Doug Sohn

The many faces of Doug Sohn If Dorothy Parker, the irreverent wit of the Algonquin round table, and Elvis Costello, the British rocker, conceived a love child, Doug Sohn would be their offspring. Sohn, the owner of Hot Doug’s restaurant in Chicago, wears thick black square frame glasses and peppers everything he does with a tiny bit of his Ginzu sharp wit. When I asked him to reveal something intimate, he said, “I don’t like to wear pants, I mean if it weren’t mandated….I just don’t care for them.” Convention is not Sohn’s game. For this week’s podcast, we sat down with Doug Sohn at Underbar in Roscoe Village. Advertisements

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The Sausage King Continued…

If Dorothy Parker, the irreverent wit of the Algonquin round table, and Elvis Costello, the British rocker, conceived a love child, Doug Sohn would be their offspring. Sohn, the owner of Hot Doug’s restaurant in Chicago, wears thick black square frame glasses and peppers everything he does with a tiny bit of his Ginzu sharp wit. When I asked him to reveal something intimate, he said, “I don’t like to wear pants, I mean if it weren’t mandated….I just don’t care for them.” Convention is not Sohn’s game.

When the Moon Hits Your Eye…

It’s tough to find a good pizza in Chicago. Sure, we’re internationally known for the deep dish pie, but any honest Chicagoan knows that the deep dish pizza was invented for the Michigan Avenue tourist set. The loaded gut bombs are fish stories that soccer moms and Nascar dads can bring back to their co-workers, friends, and family. “Man you should have seen this pizza, it had two pounds of cheese and was as big as your head.” This is fine for out-of-towners, but if you live in Chicago long enough, you know if you eat more than one or two deep dish pizzas in a year, you will start looking like one.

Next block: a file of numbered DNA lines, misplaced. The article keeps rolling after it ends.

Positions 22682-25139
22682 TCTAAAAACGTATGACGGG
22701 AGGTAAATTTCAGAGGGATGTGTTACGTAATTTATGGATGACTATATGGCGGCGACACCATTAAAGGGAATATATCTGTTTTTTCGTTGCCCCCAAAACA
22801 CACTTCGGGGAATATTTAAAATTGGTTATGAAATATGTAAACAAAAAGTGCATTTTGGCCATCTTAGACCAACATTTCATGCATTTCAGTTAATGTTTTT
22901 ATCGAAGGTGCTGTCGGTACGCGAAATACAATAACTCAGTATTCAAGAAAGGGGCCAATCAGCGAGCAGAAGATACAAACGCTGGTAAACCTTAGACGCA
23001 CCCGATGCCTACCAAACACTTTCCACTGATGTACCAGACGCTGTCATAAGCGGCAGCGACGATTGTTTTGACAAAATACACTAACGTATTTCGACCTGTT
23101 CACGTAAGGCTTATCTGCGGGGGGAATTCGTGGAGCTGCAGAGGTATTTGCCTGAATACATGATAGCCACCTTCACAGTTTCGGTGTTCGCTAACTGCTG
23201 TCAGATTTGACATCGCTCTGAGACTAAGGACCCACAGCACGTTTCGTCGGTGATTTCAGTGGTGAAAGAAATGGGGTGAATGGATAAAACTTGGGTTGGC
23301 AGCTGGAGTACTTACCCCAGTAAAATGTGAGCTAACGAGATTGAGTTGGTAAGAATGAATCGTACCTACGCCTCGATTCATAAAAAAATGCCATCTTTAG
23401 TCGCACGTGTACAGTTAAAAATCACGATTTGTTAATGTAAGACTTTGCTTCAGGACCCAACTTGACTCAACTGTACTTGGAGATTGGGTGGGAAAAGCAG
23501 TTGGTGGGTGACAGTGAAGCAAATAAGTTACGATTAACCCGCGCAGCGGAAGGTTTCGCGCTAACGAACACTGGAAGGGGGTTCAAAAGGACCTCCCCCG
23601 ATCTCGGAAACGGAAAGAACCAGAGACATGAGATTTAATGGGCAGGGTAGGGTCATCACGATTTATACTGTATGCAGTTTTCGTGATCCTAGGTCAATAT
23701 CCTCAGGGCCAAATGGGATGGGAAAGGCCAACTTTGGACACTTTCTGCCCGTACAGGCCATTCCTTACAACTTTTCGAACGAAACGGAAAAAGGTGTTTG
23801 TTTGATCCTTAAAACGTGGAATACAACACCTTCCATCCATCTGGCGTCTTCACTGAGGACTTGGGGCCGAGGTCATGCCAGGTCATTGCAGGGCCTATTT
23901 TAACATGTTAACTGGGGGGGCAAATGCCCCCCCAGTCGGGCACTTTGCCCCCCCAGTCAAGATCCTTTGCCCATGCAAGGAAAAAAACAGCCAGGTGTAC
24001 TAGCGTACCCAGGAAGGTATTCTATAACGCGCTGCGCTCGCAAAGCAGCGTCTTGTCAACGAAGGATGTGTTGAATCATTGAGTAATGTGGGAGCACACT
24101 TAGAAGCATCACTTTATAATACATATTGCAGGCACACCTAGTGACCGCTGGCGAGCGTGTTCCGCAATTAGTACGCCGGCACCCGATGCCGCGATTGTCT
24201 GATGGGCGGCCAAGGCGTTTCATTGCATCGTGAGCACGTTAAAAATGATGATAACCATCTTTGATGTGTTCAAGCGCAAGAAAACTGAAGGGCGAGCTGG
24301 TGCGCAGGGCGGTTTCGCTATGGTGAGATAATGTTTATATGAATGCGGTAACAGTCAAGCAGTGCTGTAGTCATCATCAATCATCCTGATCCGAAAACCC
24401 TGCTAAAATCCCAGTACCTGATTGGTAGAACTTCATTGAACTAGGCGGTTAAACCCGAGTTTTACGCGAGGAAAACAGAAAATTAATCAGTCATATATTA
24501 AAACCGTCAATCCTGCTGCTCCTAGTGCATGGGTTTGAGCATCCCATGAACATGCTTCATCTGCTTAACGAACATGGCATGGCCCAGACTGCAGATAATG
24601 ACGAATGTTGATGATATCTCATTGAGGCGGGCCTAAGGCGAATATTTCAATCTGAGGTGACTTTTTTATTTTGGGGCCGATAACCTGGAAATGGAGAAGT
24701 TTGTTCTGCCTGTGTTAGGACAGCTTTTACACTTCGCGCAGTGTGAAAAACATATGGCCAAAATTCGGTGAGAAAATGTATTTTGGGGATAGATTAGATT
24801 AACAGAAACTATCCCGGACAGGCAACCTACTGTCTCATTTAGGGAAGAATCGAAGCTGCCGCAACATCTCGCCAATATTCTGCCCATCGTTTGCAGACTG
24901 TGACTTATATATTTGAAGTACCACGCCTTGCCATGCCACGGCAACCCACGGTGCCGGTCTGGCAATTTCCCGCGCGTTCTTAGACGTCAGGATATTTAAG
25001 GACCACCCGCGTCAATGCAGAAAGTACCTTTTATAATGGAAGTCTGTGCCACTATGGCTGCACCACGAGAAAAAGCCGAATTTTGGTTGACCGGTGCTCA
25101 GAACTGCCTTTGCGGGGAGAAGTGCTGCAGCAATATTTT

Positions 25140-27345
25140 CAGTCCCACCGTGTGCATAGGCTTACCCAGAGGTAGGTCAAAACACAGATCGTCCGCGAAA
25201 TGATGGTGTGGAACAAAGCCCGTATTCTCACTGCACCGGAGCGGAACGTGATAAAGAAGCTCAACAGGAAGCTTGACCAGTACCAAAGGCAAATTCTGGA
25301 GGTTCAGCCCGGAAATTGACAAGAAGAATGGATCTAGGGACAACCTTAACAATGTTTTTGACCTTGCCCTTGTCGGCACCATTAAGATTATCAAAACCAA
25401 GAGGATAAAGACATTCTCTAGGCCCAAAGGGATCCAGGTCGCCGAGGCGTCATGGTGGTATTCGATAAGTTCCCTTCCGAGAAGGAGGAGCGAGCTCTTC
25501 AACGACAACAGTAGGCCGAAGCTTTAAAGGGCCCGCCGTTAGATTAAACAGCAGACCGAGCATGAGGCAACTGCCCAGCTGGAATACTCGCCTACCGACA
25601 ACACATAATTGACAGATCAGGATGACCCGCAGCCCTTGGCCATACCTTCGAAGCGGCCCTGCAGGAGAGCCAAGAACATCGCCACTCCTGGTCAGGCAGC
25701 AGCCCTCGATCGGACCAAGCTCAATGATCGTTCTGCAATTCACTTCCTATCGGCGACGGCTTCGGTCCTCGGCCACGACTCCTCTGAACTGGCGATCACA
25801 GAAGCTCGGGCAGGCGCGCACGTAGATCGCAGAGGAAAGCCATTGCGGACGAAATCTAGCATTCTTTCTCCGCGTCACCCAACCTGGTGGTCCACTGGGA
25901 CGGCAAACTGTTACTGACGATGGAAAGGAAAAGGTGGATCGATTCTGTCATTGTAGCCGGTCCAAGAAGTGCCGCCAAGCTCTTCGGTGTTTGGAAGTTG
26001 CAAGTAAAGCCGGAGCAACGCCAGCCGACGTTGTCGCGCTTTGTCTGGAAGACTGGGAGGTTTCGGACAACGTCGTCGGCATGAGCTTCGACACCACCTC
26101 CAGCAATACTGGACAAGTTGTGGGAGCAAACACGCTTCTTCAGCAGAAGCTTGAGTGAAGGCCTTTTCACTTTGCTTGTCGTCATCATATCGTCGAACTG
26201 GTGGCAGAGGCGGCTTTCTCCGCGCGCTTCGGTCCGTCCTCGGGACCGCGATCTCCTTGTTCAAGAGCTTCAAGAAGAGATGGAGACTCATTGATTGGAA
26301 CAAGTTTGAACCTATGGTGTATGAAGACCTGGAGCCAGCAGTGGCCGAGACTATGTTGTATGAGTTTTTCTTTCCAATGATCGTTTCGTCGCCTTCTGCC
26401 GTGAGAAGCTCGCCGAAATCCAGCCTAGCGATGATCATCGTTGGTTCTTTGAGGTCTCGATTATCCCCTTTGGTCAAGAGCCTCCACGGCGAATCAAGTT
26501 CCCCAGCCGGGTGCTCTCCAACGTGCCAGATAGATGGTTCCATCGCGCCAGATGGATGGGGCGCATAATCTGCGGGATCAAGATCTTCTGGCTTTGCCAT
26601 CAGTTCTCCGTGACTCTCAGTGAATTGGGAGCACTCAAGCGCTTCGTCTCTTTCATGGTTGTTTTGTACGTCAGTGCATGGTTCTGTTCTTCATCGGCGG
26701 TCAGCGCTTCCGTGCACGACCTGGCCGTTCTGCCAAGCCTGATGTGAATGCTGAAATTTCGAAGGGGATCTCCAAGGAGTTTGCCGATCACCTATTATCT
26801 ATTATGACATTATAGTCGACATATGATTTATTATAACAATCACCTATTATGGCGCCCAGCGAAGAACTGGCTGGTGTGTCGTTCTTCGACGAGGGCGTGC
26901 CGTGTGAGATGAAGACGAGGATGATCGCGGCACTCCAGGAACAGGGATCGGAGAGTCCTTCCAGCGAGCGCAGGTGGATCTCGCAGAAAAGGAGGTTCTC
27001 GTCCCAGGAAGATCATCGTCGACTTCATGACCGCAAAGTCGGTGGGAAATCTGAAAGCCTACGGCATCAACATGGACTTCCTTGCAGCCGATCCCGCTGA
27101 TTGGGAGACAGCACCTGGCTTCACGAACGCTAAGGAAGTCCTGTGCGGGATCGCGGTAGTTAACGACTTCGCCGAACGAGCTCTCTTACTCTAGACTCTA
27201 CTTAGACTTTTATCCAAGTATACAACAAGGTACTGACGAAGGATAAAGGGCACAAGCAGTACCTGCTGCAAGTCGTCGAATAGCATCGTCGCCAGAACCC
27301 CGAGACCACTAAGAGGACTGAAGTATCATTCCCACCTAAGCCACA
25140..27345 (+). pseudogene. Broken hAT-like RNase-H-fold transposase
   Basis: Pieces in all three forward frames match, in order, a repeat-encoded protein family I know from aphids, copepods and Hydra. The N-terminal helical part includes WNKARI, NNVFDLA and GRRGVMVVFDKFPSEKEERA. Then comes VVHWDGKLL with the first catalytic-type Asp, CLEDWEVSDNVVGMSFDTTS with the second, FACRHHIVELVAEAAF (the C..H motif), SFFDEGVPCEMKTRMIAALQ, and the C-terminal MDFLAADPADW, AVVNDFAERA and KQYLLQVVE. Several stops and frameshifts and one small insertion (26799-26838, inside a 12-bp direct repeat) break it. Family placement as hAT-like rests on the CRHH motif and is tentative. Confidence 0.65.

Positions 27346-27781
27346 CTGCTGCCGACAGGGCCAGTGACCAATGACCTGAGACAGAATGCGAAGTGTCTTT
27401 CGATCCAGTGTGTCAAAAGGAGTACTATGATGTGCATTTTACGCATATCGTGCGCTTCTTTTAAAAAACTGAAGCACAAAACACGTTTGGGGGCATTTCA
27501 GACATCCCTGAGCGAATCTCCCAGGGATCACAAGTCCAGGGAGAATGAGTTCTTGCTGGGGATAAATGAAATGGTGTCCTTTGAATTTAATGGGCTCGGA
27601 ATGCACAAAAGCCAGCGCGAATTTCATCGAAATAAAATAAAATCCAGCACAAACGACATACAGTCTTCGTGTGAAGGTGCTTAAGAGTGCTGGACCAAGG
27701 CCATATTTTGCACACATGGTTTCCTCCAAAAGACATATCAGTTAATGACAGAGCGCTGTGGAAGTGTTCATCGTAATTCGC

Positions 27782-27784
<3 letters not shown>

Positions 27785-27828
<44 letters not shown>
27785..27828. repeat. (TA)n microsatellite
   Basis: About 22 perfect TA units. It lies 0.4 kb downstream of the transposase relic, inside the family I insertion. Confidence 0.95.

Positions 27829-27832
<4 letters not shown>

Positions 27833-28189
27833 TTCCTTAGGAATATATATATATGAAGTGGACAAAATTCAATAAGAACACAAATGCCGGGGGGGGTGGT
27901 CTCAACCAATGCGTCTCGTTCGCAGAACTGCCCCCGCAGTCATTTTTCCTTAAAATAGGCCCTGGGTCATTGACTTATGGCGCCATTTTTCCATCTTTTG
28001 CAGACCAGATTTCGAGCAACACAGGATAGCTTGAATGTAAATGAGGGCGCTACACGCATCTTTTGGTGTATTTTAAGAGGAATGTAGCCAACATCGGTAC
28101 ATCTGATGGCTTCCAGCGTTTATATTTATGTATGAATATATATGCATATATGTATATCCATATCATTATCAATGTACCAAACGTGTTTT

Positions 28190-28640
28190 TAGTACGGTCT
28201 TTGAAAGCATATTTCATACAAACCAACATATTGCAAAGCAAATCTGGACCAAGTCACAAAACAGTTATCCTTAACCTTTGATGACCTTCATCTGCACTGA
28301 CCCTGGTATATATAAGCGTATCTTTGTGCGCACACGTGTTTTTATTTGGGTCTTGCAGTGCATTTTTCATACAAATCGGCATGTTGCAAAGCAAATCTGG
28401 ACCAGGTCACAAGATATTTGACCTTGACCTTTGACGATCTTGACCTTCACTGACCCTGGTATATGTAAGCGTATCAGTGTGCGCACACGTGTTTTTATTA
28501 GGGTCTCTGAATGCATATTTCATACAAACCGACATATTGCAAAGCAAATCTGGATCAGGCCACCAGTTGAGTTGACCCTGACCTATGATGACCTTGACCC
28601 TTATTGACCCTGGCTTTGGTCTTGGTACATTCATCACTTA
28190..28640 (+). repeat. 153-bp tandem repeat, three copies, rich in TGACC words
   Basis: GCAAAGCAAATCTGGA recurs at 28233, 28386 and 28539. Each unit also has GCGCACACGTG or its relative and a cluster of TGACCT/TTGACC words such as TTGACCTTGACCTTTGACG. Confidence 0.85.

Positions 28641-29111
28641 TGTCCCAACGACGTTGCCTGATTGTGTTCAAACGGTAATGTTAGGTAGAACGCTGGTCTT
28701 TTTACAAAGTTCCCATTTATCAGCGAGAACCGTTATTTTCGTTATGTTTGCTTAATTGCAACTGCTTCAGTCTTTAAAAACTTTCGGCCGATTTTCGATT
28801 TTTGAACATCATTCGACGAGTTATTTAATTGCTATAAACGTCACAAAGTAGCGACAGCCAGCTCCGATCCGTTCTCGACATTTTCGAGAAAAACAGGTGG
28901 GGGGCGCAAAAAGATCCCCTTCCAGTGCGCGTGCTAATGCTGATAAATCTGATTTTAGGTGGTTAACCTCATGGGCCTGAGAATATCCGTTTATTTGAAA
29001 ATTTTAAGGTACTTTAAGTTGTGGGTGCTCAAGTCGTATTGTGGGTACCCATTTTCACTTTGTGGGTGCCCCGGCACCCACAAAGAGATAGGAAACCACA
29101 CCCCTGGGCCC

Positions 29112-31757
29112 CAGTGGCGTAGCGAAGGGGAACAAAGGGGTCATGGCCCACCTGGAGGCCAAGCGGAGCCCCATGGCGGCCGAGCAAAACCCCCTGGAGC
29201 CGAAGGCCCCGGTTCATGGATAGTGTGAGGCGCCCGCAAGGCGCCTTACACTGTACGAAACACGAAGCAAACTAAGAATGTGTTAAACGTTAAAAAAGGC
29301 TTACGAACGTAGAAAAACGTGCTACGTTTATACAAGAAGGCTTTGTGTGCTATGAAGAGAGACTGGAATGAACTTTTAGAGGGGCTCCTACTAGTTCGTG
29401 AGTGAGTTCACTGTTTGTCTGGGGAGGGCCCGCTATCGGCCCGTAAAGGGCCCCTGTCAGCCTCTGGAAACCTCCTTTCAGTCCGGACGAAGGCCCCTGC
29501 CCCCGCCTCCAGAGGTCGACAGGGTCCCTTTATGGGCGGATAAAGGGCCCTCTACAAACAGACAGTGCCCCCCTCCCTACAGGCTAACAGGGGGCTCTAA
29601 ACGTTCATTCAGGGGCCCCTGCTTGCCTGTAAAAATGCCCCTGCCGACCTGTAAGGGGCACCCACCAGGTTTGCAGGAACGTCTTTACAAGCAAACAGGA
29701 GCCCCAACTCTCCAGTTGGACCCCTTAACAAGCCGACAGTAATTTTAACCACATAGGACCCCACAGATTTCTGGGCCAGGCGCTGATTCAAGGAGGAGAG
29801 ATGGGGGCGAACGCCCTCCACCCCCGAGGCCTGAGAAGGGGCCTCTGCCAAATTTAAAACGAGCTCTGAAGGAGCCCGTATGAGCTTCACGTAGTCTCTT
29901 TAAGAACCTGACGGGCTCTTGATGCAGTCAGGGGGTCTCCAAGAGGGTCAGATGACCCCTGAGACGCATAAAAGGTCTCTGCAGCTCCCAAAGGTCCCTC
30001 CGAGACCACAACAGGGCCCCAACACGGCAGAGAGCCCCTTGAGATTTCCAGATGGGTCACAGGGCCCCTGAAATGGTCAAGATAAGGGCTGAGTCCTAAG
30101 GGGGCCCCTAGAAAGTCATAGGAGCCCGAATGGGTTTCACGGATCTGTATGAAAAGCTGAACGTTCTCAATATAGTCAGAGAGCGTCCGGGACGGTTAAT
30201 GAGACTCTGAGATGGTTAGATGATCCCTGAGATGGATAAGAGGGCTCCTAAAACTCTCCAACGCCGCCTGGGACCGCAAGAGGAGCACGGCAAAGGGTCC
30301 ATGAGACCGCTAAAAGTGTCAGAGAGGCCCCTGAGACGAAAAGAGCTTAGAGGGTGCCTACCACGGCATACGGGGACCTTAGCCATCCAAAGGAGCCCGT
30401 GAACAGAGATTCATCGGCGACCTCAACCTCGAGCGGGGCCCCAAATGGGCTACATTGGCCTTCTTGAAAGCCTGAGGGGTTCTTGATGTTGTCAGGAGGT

Graham Elliot

This week we sat down with Graham Elliot Bowles of Avenues restaurant in Chicago’s Peninsula hotel. Chef Bowles has worked at some of the finest restaurants in the country including the Mansion on Turtle Creek, Charlie Trotters, Tru, and the Jackson House Inn. Chef Bowles earned a nod as one of Food and Wine’s best new chefs of 2004, and since coming aboard at Avenues restaurant, he has earned 4 stars from an assortment of food publications. Our podcast turned into a jam session, with Chef Bowles riffing on music, food, art, and politics. We discussed why a chef has to leave his greatest hits behind, the wider accessibility of fine dining, how constraints actually breed creativity in cooking, and the chef’s tattoo collection.

Tradition

I started drinking in elementary school. My tipple of choice was a Beaujolais Nouveau. Unlike most young drinkers, I was lucky enough to avoid the Wild Irish Rose, Mad Dog 20/20, and Boone’s farm, though I would revisit these malted fruity classics in college. It is not that I was a sullen young drunkard, but that my father, an amateur wine buff, allowed my brother and I a small sampling, usually during Thanksgiving dinner. We would trade our taste impressions across the table. At the ripe age of 10, unaware of phrases like “tannic”, “leathery, or “hint of cassis”, I would usually declare the wine to be “bad grape juice”.

Blue Collar Butter

Ryan Poli, chef of the West Loop’s new hit restaurant, Butter, is exacting.

Ryan Poli

Butter in the West Loop was recently named one of the best new restaurants in America by Esquire magazine. Ryan Poli, the 28 year old head chef, has apprenticed in some of the finest restaurants in the world including Le Francais, The French Laundry, and La Broche in Madrid, Spain. Ryan and I talk about what his last meal would be if he were on death row, what he learned from Thomas Keller at the French Laundry, what it’s like to face the prospect of cooking dinner for Wolfgang Puck, Jean Banchet, Eric Ripert, Christian Delouvrier, Dominique Tougne, and Sebastien Canonne, all on the same night, and more. View the companion article we wrote, recently published in the Chicago Journal: Blue-Collar Butter